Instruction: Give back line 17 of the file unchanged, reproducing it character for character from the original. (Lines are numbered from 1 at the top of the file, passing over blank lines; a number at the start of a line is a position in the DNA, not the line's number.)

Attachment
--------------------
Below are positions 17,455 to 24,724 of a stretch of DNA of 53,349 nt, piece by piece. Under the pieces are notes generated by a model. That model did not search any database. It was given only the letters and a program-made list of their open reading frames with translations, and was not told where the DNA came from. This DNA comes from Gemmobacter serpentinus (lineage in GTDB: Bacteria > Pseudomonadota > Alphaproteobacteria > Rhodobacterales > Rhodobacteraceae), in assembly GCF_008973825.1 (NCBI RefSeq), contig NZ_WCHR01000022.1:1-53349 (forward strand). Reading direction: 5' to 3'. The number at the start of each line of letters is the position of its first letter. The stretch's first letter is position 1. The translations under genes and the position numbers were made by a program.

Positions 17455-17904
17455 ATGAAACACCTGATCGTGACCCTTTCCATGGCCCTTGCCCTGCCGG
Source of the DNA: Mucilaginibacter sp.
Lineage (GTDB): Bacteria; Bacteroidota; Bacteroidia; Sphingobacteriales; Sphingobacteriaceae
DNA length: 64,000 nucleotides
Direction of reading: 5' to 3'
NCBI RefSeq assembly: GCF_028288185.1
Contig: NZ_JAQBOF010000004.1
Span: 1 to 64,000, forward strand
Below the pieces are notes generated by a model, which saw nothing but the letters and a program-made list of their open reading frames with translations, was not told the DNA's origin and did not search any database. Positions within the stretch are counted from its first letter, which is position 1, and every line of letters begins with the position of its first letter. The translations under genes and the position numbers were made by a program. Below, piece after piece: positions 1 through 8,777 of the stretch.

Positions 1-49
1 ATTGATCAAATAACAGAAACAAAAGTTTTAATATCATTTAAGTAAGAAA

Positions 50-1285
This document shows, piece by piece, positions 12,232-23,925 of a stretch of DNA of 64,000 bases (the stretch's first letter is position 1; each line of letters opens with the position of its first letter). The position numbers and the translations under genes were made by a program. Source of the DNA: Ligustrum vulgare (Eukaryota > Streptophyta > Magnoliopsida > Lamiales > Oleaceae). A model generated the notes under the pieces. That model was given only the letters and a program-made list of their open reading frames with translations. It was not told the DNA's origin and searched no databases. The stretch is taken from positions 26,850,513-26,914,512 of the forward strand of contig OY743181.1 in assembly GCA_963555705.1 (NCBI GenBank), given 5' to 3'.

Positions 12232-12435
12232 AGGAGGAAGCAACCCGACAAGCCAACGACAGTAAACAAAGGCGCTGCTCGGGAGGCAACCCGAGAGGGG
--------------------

12232 AGGAGGAAGCAACCCGACAAGCCAACGACAGTAAACAAAGGCGCTGCTCGGGAGGCAACCCGAGAGGGG